Dillon living up to potential in 3rd full NASCAR season
Austin Dillon was safe at home twice this week.
He beat the relay throw to the plate and scored on a triple and a throwing error in a celebrity NASCAR softball game.
Even more impressive, Dillon survived the wreckage at Talladega Superspeedway and crossed the finish line with a career-best third-place finish.
With the famed No. 3 on his car and deep bloodlines in the sport, Dillon has started to fulfill some of the promise heaped on him early in his career. His three top-five finishes are two more than he had over his first two full seasons and his five top 10s match last year's total.
Maybe Dillon isn't an intimidating threat to win a championship, yet. But winning a race doesn't sound so farfetched this season.
Dillon's car got plenty banged-up Sunday. It needed 16 pit stops and its entire front was duct taped to reach the finish.
''No one really panicked. We were in three crashes and had our best finish,'' Dillon said. ''Not many of us really look forward to that because you put yourself in some pretty bad situations those weekends. I feel like it's part of the racing.''
Dillon won the Truck championship in 2011 driving the No. 3 made famous by Dale Earnhardt for Richard Childress Racing, and the Xfinity title in 2012 in the same number.
He won the pole and finished ninth in the season-opening 2014 Daytona 500, then had just three more top 10s the rest of the year. He was ninth again at Daytona this season, but kept the success rolling and posted consecutive top 10s at Las Vegas and Phoenix.
Dillon credited a mid-season crew chief change that brought in Slugger Labbe as the trigger for better results.
''We switched a lot up on the team,'' Dillon said. ''We wanted a group of guys that were really confident in him and myself. Guys that wanted no excuses when it came down to the race cars. It's been our motto, do your job, work hard and stay focused.''
Dillon was a bit of a ringer for Team Dover in Tuesday's 10-3 softball victory against Hendrick Motorsports driver Kasey Kahne and Team Pocono. He played in the 2002 Little League World Series for the Southwest Forsyth (Clemmons, North Carolina) Little League team.
''I got whooped when I got there,'' he said, smiling. ''You build lifelong relationships. I still talk to some of the guys on the team today.''
SMOKE'S GOOD DEED: Artie Kempner was pinched from behind by a grinning Tony Stewart at a recent driver's meeting.
Stewart let Kempner, the NASCAR on Fox coordinating director, know he had been fined by NASCAR for criticizing the series.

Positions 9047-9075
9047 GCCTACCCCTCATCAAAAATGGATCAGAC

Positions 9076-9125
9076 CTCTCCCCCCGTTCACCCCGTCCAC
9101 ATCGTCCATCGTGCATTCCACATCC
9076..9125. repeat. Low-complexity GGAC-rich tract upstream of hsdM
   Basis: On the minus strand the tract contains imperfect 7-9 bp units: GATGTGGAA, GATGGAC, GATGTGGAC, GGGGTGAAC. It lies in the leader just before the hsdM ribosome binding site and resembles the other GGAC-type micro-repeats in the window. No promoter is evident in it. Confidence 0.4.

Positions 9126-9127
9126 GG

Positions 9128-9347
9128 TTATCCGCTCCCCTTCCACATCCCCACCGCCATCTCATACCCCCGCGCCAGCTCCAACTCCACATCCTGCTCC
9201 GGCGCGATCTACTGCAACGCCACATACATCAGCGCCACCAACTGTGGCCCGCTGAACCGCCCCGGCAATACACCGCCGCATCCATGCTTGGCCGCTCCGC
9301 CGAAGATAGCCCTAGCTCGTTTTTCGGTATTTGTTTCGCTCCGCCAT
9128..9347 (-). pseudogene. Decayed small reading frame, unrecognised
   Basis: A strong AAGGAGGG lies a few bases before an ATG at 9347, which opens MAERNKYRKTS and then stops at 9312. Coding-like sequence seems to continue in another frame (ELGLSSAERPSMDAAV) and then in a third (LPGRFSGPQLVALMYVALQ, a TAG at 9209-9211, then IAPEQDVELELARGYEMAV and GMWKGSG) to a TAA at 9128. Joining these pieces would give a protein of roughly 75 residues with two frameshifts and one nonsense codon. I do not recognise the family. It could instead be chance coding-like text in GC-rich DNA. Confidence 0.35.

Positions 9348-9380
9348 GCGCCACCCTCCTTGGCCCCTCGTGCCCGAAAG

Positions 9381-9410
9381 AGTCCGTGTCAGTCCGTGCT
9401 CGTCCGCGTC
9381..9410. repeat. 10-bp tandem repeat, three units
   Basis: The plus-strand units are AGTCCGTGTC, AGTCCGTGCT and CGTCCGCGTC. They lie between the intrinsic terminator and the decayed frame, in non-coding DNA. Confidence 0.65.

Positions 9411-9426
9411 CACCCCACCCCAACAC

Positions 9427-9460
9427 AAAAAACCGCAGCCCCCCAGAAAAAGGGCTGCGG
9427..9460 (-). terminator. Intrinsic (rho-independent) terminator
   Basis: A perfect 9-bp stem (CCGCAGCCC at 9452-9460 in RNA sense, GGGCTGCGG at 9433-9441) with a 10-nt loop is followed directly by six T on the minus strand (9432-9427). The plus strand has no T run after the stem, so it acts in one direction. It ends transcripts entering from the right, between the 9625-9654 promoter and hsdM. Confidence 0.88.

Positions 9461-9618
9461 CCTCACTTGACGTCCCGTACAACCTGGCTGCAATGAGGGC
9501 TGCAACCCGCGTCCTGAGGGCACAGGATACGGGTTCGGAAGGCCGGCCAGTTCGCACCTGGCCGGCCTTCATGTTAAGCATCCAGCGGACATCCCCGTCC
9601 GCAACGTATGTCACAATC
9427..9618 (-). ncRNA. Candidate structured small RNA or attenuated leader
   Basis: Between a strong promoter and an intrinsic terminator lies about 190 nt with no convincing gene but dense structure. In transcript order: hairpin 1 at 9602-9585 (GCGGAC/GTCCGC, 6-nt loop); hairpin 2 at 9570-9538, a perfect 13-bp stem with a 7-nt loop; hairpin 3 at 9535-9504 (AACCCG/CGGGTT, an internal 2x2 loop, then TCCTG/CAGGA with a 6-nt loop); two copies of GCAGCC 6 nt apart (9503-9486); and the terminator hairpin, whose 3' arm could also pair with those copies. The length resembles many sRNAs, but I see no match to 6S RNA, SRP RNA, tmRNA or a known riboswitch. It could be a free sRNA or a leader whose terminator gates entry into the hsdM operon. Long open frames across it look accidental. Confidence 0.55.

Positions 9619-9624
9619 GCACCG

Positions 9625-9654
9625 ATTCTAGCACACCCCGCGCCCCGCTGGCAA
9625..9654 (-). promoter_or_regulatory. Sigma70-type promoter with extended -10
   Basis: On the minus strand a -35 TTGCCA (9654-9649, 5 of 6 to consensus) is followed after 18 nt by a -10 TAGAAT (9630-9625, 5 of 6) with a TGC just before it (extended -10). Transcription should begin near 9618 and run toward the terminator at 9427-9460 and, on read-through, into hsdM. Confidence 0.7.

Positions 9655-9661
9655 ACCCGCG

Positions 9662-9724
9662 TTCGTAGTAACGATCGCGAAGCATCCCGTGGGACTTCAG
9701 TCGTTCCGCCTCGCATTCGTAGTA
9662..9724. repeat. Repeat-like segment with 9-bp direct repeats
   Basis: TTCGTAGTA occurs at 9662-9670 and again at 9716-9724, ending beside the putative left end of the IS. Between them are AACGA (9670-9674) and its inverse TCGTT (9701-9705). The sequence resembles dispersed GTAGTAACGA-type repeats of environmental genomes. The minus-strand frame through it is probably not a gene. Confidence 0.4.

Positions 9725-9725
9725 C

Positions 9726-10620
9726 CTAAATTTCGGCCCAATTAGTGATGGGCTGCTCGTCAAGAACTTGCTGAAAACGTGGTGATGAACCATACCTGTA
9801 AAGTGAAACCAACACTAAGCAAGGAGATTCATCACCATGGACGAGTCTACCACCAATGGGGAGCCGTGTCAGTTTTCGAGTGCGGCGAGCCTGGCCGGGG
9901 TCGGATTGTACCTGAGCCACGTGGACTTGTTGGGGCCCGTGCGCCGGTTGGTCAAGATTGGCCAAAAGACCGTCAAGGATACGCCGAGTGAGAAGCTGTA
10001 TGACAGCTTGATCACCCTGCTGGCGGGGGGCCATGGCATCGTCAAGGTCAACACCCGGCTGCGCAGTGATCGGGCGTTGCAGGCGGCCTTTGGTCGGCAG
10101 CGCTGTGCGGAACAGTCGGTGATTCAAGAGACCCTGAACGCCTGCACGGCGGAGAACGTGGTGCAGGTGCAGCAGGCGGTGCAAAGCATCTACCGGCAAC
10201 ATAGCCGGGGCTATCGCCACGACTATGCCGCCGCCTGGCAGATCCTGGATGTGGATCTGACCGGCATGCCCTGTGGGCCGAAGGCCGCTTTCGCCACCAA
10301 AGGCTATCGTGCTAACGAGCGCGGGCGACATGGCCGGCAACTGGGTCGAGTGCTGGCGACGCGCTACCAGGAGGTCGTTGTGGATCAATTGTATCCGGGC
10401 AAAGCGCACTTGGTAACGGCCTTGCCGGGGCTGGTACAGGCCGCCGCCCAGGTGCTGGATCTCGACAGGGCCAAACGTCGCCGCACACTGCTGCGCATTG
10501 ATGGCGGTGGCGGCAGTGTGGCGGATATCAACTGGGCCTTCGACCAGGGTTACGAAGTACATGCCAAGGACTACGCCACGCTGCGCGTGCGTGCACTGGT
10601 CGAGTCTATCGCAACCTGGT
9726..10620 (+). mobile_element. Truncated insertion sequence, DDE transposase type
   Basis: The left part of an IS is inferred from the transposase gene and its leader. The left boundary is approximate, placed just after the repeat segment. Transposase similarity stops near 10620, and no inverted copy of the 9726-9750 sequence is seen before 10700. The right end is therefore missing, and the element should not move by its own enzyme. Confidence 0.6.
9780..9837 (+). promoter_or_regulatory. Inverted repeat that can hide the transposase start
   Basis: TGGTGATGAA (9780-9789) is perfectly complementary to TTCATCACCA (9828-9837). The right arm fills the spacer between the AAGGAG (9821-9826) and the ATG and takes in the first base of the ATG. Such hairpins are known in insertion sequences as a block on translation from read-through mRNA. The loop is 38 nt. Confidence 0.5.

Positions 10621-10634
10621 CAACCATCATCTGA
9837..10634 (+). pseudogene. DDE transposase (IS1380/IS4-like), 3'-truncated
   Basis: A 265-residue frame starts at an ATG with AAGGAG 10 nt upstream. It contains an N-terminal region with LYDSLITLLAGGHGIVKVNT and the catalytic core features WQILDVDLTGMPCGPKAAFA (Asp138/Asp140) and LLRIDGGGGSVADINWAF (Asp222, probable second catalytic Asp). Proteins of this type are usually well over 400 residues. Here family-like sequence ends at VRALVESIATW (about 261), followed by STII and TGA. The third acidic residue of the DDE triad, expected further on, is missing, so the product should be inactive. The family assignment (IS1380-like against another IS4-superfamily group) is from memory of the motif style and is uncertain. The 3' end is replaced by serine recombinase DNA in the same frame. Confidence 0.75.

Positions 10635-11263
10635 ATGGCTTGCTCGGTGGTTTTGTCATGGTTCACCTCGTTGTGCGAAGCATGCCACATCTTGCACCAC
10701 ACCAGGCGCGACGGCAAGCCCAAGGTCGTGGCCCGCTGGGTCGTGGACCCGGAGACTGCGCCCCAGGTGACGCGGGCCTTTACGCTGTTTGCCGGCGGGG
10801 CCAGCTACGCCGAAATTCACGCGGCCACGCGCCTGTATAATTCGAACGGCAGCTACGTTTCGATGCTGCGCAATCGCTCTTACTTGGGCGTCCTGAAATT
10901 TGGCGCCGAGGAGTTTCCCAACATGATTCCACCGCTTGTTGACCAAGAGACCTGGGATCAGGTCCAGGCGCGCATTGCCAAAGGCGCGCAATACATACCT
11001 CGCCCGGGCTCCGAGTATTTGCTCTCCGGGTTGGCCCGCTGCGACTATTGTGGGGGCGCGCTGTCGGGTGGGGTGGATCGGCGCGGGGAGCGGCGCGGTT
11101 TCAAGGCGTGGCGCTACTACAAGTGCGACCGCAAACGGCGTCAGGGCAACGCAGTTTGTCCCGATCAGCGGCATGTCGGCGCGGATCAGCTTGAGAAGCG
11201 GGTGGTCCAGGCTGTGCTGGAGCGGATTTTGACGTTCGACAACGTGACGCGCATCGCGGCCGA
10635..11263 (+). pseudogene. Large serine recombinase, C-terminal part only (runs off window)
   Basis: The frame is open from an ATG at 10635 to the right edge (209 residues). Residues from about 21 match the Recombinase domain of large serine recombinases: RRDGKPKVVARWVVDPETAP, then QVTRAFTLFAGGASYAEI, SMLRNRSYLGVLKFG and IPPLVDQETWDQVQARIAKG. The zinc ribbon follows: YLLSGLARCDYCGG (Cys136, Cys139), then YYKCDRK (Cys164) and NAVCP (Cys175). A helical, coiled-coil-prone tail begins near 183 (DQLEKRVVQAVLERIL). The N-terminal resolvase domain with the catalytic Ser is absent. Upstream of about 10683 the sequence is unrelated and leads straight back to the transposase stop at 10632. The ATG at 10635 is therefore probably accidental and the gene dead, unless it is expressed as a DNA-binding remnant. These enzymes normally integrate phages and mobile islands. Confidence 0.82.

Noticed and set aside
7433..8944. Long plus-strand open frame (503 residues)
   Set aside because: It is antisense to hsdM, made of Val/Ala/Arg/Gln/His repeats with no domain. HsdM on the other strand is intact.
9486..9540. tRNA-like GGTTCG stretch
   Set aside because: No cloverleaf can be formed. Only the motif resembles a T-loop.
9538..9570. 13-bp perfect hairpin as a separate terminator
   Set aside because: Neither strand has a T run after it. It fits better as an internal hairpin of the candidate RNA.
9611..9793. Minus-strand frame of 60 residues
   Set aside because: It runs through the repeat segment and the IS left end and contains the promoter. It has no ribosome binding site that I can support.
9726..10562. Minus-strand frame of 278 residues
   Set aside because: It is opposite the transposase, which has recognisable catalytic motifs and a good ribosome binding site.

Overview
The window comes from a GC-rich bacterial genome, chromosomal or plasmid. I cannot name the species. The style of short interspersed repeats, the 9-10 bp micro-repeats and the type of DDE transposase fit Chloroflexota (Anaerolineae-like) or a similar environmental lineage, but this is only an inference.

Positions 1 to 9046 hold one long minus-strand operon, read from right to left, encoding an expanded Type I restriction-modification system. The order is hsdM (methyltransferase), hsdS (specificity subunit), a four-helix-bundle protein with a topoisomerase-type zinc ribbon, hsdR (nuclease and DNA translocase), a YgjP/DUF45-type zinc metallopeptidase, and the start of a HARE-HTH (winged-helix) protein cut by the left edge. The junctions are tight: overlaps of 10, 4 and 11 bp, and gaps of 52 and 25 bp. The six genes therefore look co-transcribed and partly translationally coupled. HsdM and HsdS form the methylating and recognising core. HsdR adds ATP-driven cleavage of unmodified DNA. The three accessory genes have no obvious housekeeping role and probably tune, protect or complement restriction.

''I go, `Oh really, you got fined?''' Kempner said, laughing.
Stewart had a real surprise for Kempner, though - the $35,000 raised from the Drivers Council to pay his fine would instead be donated to Autism Delaware, founded by Kempner.
''People don't realize how thoughtful these guys from NASCAR are,'' Kempner said. ''I was speechless, and that's a rarity.''
This was one instance where Stewart's often prickly personality didn't overshadow his behind-the-scenes good deeds.
''People don't realize how great of a guy Tony Stewart is,'' Kempner said. ''He stays below the radar with his charitable work and how great of a person he really is.''
Kempner also said retired NASCAR champion Jeff Gordon has been a ''spectacular'' addition to the Fox broadcast booth.
''He's brought an enthusiasm in our 15th year that's been great,' he said. ''His insights have been tremendous. We love him.''
LADIES FIRST: With Courtney Force's win Sunday at the Spring Nationals, the NHRA has had four female winners in the nitro categories this season, the most in NHRA in a single year.
Force won in Funny Car, Brittany Force has won twice in Top Fuel, Leah Pritchett won in Top Fuel and Alexis DeJoria has a victory in Funny Car.
SURVEY SAYS: It's time for IndyCar drivers to play the Feud.
Helio Castroneves, Tony Kanaan, James Hinchcliffe, Will Power and Conor Daly will appear this season on an episode of ''Celebrity Family Feud.''
The drivers will compete against Sports Illustrated swimsuit models Nina Agdal, Samantha Hoopes, Tanya Mityushina, Robyn Lawley and Hannah Ferguson in a $25,000 charity matchup. The IndyCar drivers are playing for the Indy Family Foundation, a fund intended to aid those in the motorsports community who find themselves in financial need due to hardship caused by illness, injury or death.
FORD'S FOCUSED: Ford's new GT car took its first class win of the season with Richard Westbrook and Ryan Briscoe driving in Sunday's IMSA SportsCar race at Laguna Seca. Ryan Briscoe and Richard Westbrook started on the front row in the 67 Ford GT for Chip Ganassi Racing and cruised to victory on the strength of only one pit stop, while the rest of the competitors took two or three. Laguna was just the Ford GT's fifth race and the podium finish came less than a year since its first race car turned a wheel.
DING, DING: IndyCar driver Pippa Mann will ring the closing bell Friday at the New York Stock Exchange.
Mann, one of only nine female drivers to race in the Indianapolis 500, will attend as part of her promotion of breast cancer awareness.